Al Sayed objected to the “vast destruction” and “looting” that the AQAP members inflicted on the city.
In May, President Saleh warned of an al Qaeda take over if he was removed from power. Days later military units withdrew from Abyan, leaving behind a vast cache of weapons. Extremists from across the country moved in to seize control of the capital Zinjibar and other cities including Ja’ar, using the state’s abandoned arms. The group branded itself as Ansar al Sharia, and declared the establishment of an Islamic Emirate.
AQAP touted the battles in Abyan in the last issue of its magazine, Inspire, and noted the deaths of long time jihaddists Ali Abdullah al Harithi and Ammar al Waeli in a June 3rd US air strike in Znijibar.
The 25th Mechanized Brigade, stationed near Zinjibar, was ordered by the Defense Ministry to surrender twice but refused. The Yemeni military made no progress against the insurgents for two months.
Yemen’s US trained elite counter-terror units were not deployed against the terrorists in Abyan but against unarmed youthful revolutionaries across the nation. Millions of Yemenis have been protesting since February for the removal of the entire Saleh regime and the establishment of a transitional council. Opposition parties said the council will be announced on August 17.
As a result of the stalemate in Abyan and the devastating humanitarian crisis that unfolded—100,000 residents fled the fighting—an estimated 1600 tribesmen joined in support of the 25th Mechanized to engage the militants. The ad hoc force wrested control of Lauder and parts of Zinjibar from the jihaddists. In July, Yemen’s Air Force “accidentally” bombed the tribesmen, killing nine along with two military commanders.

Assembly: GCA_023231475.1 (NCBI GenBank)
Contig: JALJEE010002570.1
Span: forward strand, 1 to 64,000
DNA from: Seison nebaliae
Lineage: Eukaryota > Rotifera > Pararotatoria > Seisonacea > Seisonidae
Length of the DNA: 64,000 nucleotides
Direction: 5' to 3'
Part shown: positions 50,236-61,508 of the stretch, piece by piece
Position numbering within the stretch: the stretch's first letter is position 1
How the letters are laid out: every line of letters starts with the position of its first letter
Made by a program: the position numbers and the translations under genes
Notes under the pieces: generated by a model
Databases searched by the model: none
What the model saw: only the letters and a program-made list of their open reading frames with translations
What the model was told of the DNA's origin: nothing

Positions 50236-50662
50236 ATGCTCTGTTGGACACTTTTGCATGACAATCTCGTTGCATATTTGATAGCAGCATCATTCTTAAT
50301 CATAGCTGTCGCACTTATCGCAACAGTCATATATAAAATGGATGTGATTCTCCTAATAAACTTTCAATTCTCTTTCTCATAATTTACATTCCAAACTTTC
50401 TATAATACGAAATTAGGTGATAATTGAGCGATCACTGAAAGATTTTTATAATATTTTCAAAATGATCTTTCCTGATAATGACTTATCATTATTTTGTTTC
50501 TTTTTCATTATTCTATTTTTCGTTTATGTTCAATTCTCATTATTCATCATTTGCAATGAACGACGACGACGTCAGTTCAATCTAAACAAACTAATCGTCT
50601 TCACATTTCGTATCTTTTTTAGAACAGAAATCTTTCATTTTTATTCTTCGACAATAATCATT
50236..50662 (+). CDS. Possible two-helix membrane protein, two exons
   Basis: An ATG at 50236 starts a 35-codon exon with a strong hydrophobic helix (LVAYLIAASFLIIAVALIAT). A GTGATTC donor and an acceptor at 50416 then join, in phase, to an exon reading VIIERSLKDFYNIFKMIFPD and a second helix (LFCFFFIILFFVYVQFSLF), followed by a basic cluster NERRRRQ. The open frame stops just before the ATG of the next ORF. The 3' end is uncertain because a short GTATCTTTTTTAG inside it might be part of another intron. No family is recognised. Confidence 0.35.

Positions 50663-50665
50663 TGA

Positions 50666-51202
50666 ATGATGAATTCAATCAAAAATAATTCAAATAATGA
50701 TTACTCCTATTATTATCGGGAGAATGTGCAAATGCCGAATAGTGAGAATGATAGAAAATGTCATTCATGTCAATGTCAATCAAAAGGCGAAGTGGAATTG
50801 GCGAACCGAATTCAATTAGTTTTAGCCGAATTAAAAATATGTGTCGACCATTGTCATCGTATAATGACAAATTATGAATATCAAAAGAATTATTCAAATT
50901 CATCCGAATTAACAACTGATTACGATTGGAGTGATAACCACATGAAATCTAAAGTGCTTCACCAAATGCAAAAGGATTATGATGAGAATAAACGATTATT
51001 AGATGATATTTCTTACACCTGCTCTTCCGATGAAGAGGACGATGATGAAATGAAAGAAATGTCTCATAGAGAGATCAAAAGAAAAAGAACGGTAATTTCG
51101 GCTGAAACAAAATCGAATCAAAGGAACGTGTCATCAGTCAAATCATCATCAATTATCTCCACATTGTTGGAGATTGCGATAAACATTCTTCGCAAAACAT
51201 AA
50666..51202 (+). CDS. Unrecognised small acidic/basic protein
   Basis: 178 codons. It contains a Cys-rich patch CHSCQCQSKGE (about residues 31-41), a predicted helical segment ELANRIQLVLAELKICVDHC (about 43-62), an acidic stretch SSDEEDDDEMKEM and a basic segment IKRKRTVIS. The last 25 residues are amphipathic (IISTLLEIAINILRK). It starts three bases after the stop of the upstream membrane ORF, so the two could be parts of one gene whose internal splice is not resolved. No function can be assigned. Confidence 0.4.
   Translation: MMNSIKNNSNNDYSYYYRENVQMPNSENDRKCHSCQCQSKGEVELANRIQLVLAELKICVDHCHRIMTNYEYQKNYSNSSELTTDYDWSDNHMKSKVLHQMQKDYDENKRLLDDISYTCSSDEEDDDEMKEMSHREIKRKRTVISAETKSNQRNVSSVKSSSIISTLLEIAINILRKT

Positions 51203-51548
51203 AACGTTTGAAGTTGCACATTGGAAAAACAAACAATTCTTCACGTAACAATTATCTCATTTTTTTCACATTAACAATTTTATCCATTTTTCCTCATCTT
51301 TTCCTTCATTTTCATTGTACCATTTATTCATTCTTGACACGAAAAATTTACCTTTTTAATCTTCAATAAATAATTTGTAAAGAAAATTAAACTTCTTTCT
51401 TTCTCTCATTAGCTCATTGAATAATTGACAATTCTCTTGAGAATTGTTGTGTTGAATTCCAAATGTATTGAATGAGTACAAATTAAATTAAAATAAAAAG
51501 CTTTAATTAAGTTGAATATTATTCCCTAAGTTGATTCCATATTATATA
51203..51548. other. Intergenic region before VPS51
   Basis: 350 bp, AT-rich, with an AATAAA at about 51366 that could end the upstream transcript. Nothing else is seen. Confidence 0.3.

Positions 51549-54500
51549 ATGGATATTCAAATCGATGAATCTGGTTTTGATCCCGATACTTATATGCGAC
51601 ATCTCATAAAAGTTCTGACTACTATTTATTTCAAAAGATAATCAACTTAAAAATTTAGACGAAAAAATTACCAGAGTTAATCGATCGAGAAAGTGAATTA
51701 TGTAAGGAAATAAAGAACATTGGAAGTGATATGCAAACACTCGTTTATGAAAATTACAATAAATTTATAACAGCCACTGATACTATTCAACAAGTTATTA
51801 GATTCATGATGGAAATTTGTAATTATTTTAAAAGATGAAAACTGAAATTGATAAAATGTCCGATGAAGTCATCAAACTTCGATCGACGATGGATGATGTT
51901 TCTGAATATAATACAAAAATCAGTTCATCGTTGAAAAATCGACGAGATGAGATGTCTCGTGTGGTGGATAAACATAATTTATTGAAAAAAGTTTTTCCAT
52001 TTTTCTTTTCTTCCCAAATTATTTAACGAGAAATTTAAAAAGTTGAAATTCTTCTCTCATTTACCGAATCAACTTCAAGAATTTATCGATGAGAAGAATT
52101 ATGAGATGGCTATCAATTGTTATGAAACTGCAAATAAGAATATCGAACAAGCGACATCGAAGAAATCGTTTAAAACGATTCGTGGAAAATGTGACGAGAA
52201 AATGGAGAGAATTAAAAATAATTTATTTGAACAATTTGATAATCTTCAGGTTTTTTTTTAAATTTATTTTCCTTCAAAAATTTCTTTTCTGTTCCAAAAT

The stance of the local tribesmen against the jihaddist forces exacerbated the divisions among them, SaadaAden website noted. The local jihaddists accused AQAP of creating “overwhelming discontent” among the population in “a war without limits.”
The local jihaddists, as distinct from al Qaeda, have no transnational coordination, support or goals and never pledged loyalty to any external entity or person (except President Saleh). This group first emerged as the Aden Abyan Islamic Army in the 1990’s and long aspired to an Islamic Emirate in Abyan. The group tried to impose a Taliban style government and murdered four suspected homosexuals when they were last in control of Ja’ar in 2009. At that time, they called themselves Jamaat al Jihad or the Jihad group.
However leader Khalidabdul al Nabi’s call for an Islamic Emirate in December 2009 produced some skepticism as he has had a long, mutually beneficial relationship with the state and bounces between playing the terrorist villain and reformed jihaddist as needed by Saleh.